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Abstract Inner Class  RSS feed

 
Craig Oliver
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Posts: 21
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I generally understand the various flavours of inner class. I have found the below example which is causing me some confusion. The point of confusion is that the main class (AbstractTest) is abstract. This usually means the class cannot be instantiated and that the first concrete subclass must fully implement any previously declared abstract methods. In this case there is also an abstract inner class. When anonymous class one extends AbstractTest this compiles okay even though this anonymous class does not implement the abstract inner class. Where as if there is a regular abstract method (doStuff) in AbstractTest and anonymous class one does implement, then receive error saying abstract method doStuff does not exist. The meaning of abstract seems to not be the same when applied to an inner class as a method. What does an abstract inner class really mean? Does it only mean you must subclass it too through either another inner class or anonymous class? Apologies if this is not clear, I am starting to go round in circles with the inner class variations.

public abstract class AbstractTest
{
// public method
public int getNum()
{
return 45;
}

// public inner class
public abstract class Bar
{
// public inner class method
public int getNum()
{
return 38;
}
}

// public abstract void doStuff(); // If uncomment this then receive error
// because anonymous class does not
// implement this method.

// main method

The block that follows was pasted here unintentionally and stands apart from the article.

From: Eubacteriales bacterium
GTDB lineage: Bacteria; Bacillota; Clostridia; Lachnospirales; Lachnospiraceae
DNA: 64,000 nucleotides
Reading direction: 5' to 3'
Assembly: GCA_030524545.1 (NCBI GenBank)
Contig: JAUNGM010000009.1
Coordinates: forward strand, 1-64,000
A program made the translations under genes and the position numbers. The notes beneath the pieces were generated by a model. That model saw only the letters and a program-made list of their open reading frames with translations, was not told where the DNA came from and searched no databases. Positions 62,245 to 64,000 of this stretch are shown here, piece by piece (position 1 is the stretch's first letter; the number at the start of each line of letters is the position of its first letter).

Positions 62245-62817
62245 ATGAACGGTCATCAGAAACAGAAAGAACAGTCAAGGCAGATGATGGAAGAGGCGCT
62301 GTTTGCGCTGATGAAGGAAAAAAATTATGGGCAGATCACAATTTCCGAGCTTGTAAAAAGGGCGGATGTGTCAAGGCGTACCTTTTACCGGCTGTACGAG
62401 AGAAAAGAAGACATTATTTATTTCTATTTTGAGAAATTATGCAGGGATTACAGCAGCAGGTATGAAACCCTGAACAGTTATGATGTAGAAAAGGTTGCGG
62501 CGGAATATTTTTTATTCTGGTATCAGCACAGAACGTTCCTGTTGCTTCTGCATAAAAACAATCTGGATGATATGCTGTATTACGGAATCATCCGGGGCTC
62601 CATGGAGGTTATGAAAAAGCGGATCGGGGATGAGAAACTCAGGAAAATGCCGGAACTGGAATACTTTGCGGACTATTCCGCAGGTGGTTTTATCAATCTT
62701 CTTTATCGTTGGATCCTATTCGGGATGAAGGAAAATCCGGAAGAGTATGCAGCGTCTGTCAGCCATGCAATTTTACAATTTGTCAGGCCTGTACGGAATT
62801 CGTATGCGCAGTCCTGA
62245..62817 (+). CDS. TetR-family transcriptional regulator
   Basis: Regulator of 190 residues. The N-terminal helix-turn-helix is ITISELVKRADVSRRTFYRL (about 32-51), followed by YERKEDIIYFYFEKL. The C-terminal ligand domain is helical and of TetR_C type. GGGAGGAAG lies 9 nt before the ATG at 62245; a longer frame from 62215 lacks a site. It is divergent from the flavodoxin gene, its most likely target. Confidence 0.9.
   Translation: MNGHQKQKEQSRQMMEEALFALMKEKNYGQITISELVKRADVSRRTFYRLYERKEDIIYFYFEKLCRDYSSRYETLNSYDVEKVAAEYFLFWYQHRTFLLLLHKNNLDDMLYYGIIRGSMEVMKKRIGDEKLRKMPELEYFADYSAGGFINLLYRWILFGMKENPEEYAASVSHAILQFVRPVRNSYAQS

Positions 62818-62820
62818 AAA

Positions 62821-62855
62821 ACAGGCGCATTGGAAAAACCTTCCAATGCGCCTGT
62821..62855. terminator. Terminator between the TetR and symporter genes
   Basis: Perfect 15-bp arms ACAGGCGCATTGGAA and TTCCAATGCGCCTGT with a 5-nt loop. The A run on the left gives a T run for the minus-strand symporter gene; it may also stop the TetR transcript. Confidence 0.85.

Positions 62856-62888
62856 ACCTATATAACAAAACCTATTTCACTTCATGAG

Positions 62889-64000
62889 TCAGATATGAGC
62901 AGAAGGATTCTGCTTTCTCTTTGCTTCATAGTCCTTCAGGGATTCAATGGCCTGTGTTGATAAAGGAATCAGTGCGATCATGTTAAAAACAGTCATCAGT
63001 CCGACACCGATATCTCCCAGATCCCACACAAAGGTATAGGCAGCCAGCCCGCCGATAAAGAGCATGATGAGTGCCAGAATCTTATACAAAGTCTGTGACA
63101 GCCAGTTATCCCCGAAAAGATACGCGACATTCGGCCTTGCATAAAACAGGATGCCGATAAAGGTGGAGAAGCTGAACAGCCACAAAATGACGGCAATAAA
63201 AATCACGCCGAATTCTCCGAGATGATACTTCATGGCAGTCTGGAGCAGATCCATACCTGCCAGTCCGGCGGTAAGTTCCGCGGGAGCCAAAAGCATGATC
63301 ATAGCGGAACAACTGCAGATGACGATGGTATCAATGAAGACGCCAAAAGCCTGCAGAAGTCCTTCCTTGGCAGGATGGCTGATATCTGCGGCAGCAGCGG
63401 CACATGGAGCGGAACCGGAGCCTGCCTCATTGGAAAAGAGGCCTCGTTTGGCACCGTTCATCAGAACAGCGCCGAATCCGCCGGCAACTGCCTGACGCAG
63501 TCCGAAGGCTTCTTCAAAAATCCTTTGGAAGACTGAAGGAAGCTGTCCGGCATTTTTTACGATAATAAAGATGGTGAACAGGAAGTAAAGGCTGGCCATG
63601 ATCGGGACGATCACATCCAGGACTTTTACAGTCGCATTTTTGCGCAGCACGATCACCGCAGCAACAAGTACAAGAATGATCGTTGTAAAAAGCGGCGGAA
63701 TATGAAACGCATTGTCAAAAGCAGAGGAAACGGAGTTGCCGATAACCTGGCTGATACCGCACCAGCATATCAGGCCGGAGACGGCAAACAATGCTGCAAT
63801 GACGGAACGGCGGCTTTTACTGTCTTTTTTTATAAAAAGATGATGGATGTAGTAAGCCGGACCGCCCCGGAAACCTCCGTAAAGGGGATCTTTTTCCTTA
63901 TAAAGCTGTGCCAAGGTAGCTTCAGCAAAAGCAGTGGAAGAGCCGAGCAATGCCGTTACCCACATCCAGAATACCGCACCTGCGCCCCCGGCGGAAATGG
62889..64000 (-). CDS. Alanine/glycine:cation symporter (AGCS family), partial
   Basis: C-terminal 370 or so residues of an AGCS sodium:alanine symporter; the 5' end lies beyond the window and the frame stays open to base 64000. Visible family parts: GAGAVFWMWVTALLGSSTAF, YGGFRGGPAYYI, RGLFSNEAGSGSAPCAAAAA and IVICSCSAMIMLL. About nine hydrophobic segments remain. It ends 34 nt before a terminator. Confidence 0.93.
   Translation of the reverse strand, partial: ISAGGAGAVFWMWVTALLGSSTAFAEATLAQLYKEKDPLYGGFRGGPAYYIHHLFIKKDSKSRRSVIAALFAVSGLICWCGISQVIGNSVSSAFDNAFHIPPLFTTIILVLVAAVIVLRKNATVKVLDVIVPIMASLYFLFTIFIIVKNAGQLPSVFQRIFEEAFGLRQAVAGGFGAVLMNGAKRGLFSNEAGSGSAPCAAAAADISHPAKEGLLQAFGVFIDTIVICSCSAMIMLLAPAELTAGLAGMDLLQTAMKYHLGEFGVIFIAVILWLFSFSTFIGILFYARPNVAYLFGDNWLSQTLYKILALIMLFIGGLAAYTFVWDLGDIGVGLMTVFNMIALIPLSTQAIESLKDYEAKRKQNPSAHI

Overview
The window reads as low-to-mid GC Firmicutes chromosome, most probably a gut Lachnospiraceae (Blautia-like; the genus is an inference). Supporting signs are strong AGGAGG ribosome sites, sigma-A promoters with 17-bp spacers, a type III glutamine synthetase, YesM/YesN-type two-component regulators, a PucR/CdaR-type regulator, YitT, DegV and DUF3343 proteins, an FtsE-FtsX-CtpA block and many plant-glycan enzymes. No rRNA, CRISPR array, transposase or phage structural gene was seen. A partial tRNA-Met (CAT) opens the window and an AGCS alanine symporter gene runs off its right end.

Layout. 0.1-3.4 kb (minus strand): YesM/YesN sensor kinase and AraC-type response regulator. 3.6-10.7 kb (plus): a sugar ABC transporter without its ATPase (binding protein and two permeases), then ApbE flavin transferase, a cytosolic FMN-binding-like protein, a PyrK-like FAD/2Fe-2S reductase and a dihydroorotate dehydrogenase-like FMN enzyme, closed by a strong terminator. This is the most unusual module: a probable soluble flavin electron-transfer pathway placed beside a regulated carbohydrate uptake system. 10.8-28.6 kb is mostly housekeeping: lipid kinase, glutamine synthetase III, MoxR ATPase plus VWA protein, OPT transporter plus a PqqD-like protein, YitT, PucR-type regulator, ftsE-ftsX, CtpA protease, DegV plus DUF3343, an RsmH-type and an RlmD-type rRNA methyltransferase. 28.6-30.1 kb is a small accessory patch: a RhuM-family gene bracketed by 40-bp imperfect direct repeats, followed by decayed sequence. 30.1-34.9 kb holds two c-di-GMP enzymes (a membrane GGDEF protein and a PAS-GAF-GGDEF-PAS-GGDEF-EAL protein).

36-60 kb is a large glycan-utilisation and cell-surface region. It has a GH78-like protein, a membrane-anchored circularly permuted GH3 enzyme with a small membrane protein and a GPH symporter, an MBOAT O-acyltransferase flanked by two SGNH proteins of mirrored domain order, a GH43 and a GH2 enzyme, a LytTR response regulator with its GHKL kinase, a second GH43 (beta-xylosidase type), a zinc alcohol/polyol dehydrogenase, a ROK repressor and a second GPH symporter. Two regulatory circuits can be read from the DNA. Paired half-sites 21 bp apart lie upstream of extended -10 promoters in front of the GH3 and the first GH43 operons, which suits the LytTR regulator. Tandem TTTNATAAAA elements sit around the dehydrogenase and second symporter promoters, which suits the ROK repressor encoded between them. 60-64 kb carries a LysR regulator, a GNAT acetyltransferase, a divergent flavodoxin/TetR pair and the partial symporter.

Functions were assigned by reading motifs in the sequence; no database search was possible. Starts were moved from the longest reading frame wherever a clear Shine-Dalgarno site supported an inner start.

public static void main(String args[])
{
// anonymous class one
AbstractTest t = new AbstractTest()
{
// anonymous class overriding method
public int getNum()
{
return 22;
}
};

// anonymous class two
AbstractTest.Bar f = t.new Bar()
{
// anonymous class overriding method
public int getNum()
{
return 57;
}
};
System.out.println(f.getNum() + " " + t.getNum());
} // end method main
} // end class
 
Petr Blahos
Ranch Hand
Posts: 131
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Hi Craig,

Firstly, the AbstractTest is NOT an abstract class. You can remove
the keyword abstract and it will work. You are a sort of mixing 2 problems
in the example. Firstly, if you remove the immer abstract class it is
all clear I believe.

Now, you cannot instantiate an abstract class. In other words, all
methods have to be defined. But you never instantiate the inner class,
therefore you don't need to define it. Try to think about it from the
compiler point of view. If it has everything it needs, it will just go.

Best regards,
Petr
 
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